Share Your Exciting (or Horrifying) Literary Secret

Is everybody dead out there? What, Ed’s charisma is non-transferable?

Okay, so this is riffing off of something on my own blog, but what the hell. There’s no harm in it. It won’t result in babies being shoved onto spikes or anything.

Got a deep, dark literary secret? Want to share? Go ahead–post to the comments. Anonymously if you like. (Ed does allow anonymous comments, right?)

C’mon. You know you want to. It’ll make you feel clean again.

A Great Post 9-11 Novel in Disguise

John Burdett’s Bangkok Tattoo, his second in a series of “mystery” novels featuring a Buddhist cop named Sonchai Jitplecheep, created some controversry with its attitude toward the sex trade in Thailand and its supposed creation of stereotypes of Westerners. The novel received many good reviews, but few reviewers seemed to notice that Bangkok Tattoo is an excellent post 9-11 novel in the way that it shows the influence of that event on other parts of the world. Jitplecheep’s involvement in the investigation of a murdered CIA agent and his encounters with two jaded/incompetent CIA operatives also on the case, provides a fascinating view on the fantasies we’ve fed ourselves while taking on an enemy that is not a nation but a state of mind. on several levels, from the mysteries of his violent past to his conversations. Perhaps one of the main points of Burdett’s novel is how the rest of the world has to live with America’s rather unimaginative interpretation of “terrorism” and it’s equally unimaginative response to terrorism.

The genius of the novel is how it manages to deal with these themes in a non-didactic way while still being successful as a mystery-thriller, a study in extremely deep characterization as we find out more about the murdered CIA agent, and a fascinating look at the effect of American policies on moderate Moslems.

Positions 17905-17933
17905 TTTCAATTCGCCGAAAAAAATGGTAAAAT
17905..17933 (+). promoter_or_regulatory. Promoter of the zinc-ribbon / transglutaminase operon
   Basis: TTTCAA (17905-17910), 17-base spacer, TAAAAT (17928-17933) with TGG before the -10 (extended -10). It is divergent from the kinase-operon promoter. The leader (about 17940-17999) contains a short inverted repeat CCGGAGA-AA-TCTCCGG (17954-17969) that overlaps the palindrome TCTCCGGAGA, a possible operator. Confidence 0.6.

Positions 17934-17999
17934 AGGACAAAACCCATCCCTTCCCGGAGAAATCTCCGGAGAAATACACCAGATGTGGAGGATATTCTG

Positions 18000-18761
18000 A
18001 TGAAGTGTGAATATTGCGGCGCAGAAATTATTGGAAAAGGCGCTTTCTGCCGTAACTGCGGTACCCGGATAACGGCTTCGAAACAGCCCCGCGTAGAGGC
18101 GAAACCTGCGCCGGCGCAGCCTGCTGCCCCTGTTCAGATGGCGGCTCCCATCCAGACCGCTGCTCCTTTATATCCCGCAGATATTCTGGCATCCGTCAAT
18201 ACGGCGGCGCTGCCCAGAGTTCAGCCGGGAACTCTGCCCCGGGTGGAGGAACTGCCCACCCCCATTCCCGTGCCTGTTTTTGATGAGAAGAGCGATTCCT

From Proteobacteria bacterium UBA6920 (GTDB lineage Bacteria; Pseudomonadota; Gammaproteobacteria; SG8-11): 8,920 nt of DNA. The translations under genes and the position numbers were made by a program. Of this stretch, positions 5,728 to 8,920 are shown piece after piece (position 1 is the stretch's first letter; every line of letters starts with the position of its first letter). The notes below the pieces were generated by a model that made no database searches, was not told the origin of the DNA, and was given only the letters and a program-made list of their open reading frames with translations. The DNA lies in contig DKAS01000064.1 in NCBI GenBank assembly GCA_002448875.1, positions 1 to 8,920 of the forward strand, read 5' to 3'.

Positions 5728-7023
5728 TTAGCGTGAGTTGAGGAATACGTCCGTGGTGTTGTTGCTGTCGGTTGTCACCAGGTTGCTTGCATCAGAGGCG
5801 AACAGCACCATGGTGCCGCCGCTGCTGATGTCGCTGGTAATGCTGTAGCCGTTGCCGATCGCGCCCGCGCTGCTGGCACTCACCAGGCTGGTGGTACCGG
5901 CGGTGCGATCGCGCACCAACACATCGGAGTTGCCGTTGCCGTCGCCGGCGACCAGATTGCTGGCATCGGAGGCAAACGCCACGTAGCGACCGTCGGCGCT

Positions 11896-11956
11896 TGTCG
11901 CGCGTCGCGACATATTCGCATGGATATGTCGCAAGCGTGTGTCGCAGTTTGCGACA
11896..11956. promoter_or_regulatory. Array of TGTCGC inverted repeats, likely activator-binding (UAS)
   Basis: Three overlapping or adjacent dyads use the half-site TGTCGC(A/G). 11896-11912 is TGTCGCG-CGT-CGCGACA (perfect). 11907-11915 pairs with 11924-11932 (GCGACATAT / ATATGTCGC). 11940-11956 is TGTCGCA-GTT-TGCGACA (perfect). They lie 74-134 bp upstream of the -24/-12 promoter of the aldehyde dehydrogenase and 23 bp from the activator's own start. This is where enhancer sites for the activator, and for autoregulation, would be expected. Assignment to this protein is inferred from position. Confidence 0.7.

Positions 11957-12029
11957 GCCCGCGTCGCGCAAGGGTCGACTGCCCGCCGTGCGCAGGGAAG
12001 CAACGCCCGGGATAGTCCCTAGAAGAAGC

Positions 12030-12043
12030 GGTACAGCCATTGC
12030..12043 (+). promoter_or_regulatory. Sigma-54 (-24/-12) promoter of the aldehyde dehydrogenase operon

In this case, you can clearly see the damage a genre label does to a book. Burdett’s Bangkok Tattoo is several things at once, does them all successfully, and yet to most people it’s, on the surface at least, a lurid sex-and-violence-filled mystery novel. This kind of categorization tends to limit and dull discussion about a book.

Anyway, if you haven’t checked out Bangkok Tattoo, you should.

From the Annals of Freelancing: Object Lesson #1

So I became a freelancer 100% as of February of this year. For awhile I was scrambling around for work and I wanted to take everything that came my way. I quickly learned this was a bad idea, but not before a few interesting experiences.

Probably the most interesting involved doing re-told Bible stories for young adults. I was really appreciative that my friend had recommended them and I read through all of their extremely horrible instructional information soberly.

As part of the indoctrination, I then took a conference call with the CEO and their creative director. I really didn’t know what to expect, except that they would be telling me more about the project.

What I did know upfront is that for their version, they were changing the name of the snake to something like Scottie and having him tell fart jokes…in addition to tempting Eve and all. That probably should have tipped me off.

So I get on the phone and the creative director tells me right off the bat that he’s an ex-comics executive, in a ham-handed style right out of Used Car Salesman Don’ts, adding, “This ain’t like writing for your penny dreadfuls, Jeff. This is mainstream audience. This isn’t penny dreadful work, Jeff.”

Okay…what the hell is a penny dreadful, was my first thought. And where can I get me some of that?

Followed by: “You can’t go wrong if you just think of Adam as being like Batman, except without parents.”

Batman, without parents. Okay…

And then, this kicker: “Pitch me the Tree of Life, Jeff. Pitch me the Tree of Life.”

Me: “Pitch you the Tree of Life? Um…what?”

“Ya know, how would you deal with the Tree of Life.”

“Um. Mysterious. Unknowable. Dappled in sunlight?”

And it just went downhill from there.

I wound up not doing anything for them. But it was an instructional experience in freelancing. Most definitely.